That’s the Word for It: Commentariat


This word is relatively new, used in 1993 and is a term journalists use to talk about the reporters who comment on the news. Mostly commentariat is used in reference to commentators on American political affairs. The word is a  blend of commentator with the suffix -ariat.

My basic hypothesis is this: the people who run the media are Humanities graduates with little understanding of science, who wear their ignorance as a badge of honor. Secretly, deep down, perhaps they resent the fact that they have denied themselves access to the most significant developments in the history of Western thought from the past two hundred years. There is an attack implicit in all media coverage of science – in their choice of stories, and the way they cover them. The media create a parody of science. On this template, science is portrayed as groundless, incomprehensible didactic truth statements from scientists – who, themselves, are socially- powerful, arbitrary un-elected authority figures. They are detached from reality. They do work that is either wacky, or dangerous, but either way, everything in science is tenuous, contradictory, probably going to change soon and – most ridiculously – hard to understand. Having created this parody, the Commentariat then attack it, as if they were genuinely critiquing what science is all about.”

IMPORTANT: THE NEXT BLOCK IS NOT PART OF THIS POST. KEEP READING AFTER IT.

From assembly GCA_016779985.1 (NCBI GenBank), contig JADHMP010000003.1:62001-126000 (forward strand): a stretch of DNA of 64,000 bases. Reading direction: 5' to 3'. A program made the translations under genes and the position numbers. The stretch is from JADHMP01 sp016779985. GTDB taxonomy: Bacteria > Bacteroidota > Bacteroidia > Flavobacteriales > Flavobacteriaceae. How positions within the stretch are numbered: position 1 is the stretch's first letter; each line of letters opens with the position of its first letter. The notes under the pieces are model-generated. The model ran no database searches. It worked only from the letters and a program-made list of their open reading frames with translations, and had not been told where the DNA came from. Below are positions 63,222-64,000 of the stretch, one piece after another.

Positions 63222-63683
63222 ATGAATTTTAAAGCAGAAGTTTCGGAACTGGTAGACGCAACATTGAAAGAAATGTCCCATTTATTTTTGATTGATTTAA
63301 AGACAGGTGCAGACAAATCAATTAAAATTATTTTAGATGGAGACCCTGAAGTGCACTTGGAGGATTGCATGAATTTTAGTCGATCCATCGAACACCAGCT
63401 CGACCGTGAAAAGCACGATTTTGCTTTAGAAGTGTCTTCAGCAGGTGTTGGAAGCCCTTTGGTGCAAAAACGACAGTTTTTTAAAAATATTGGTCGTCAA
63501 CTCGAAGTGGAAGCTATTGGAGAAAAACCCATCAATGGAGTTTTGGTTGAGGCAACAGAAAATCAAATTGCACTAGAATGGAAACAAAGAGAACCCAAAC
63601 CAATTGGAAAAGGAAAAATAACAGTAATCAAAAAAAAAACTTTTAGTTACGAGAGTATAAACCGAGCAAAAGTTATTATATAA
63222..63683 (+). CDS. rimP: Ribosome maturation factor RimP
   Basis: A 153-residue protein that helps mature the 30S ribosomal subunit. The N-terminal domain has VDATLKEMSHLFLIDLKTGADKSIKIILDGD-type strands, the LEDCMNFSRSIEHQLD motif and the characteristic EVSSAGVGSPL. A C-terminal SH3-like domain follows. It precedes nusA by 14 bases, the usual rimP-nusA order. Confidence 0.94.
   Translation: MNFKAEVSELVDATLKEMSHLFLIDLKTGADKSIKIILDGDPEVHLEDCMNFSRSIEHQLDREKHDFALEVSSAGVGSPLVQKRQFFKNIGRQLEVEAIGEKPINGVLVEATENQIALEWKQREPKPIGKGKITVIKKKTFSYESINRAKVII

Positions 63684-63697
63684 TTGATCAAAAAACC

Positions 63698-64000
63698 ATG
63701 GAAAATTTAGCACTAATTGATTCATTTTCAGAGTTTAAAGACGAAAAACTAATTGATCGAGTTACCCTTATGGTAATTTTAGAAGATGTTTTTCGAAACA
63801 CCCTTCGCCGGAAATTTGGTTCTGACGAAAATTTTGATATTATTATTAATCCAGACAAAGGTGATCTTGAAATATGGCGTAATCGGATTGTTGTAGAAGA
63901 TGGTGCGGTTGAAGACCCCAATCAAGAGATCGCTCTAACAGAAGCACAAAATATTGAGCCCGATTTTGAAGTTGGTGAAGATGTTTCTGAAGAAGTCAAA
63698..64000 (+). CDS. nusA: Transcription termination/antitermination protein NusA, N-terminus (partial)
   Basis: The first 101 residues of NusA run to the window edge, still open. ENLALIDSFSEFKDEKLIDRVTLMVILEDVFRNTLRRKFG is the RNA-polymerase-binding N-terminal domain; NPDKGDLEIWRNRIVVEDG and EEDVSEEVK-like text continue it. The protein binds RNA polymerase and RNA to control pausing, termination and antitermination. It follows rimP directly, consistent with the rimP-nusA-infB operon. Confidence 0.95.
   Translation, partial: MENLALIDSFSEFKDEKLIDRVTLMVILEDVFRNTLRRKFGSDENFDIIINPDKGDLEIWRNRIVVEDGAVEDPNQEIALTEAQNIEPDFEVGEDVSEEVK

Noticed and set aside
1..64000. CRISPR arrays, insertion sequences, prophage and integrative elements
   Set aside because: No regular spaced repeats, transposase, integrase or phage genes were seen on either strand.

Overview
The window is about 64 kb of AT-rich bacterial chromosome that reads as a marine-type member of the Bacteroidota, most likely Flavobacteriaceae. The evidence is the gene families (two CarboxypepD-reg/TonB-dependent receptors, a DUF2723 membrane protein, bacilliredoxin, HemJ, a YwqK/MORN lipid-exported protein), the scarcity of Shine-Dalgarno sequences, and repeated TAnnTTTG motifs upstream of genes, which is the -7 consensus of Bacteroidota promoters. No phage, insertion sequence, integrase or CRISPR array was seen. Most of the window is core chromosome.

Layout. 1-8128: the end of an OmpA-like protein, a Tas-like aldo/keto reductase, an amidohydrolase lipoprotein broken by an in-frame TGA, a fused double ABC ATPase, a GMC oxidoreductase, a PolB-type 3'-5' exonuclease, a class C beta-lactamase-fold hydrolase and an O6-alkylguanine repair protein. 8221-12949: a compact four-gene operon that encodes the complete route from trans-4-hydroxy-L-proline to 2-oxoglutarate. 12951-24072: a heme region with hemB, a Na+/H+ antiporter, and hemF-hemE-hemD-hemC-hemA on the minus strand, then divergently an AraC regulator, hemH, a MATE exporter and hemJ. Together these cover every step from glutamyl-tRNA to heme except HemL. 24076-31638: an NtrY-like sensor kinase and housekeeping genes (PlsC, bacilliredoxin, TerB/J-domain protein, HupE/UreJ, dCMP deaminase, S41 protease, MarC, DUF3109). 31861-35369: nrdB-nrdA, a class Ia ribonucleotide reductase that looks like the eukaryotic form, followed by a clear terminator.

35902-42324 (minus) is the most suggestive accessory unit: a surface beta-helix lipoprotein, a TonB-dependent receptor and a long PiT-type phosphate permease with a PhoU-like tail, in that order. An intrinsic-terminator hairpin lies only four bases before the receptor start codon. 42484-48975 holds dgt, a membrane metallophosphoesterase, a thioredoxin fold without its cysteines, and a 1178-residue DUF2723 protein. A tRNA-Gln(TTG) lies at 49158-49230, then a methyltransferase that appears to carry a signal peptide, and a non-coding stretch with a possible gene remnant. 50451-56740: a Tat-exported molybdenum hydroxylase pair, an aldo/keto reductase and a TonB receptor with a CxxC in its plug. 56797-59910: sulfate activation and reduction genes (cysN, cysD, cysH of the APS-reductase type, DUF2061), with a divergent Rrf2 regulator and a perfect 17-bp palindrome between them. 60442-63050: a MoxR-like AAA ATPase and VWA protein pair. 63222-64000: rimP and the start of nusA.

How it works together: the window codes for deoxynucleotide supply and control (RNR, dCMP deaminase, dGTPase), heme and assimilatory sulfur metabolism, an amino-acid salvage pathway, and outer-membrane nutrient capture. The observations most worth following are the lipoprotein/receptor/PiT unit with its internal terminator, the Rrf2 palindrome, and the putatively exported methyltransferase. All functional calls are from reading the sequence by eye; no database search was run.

― Ben Goldacre, Bad Science

“Unfortunately the epistemological standards of common sense—we should credit the people and ideas that make correct predictions, and discount the ones that don’t—are rarely applied to the intelligentsia and commentariat, who dispense opinions free of accountability.”
― Steven Pinker, Enlightenment Now: The Case for Reason, Science, Humanism, and Progress.

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